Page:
Puppy Wearing BowAnd while these dogs are awesome pets and companions, they also have the potential to bite if backed into a corner or placed in a stressful situation (every dog has the potential to bite when placed in a stressful position with no way out). It is up to us, as their new owners, to protect them. It is up to us to do right by them. Spend time getting to know your new dog, and let him get to know you too. Before introducing him to all the new wonderful things in your world, take the time to bond. You have time. You have the rest of your lives to do all those cool things you want to do together. Why rush it?

The shame of Chicago – Are they killing lost pets before they can be found?

March 9, 2015 30 comments

Having a pet become lost can be so devastating. Whether it be a cat or a dog or a bird, the loss is still the same. The fear and the pain one feels is overpowering. Sometimes it can be difficult to act because we are so immobilized with fear.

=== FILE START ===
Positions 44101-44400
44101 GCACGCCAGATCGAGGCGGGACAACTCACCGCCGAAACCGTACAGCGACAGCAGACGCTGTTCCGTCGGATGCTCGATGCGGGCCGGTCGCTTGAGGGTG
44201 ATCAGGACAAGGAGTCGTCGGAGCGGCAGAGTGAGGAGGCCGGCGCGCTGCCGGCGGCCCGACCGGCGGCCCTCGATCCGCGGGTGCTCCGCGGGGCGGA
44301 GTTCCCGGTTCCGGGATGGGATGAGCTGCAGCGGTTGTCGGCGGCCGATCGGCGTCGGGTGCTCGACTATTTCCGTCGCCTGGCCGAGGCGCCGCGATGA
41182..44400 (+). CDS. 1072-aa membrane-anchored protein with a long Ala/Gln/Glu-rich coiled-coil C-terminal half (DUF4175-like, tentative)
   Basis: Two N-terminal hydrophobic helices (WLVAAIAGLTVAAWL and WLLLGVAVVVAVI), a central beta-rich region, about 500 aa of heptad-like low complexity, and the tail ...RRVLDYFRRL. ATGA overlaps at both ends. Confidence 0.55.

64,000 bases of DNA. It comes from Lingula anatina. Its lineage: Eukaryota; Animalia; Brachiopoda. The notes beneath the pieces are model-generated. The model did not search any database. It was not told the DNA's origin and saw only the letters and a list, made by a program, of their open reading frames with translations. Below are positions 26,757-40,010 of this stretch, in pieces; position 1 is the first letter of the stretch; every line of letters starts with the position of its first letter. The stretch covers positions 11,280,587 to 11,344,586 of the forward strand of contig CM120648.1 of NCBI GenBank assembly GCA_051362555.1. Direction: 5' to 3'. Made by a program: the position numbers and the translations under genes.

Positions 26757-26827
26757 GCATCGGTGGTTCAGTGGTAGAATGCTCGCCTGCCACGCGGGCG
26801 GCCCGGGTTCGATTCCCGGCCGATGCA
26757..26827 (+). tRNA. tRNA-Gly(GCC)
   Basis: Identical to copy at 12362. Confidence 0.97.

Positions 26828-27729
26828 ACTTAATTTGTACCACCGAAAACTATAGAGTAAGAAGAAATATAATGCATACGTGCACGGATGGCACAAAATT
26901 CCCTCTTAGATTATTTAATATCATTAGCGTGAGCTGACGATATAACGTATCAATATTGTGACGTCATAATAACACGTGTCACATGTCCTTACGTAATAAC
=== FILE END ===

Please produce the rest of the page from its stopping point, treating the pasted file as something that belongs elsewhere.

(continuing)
There are so many things that can stand in the way of being reunited with a pet, but among them are:

  • Not having your pet microchipped.
  • Waiting to spread the word. Hoping that he/she will come back in an hour or two.
  • Driving around the neighborhood instead of handing out flyers and getting the word out.
  • Not calling the police, shelters and vet clinics in the area to alert them that your dog is missing.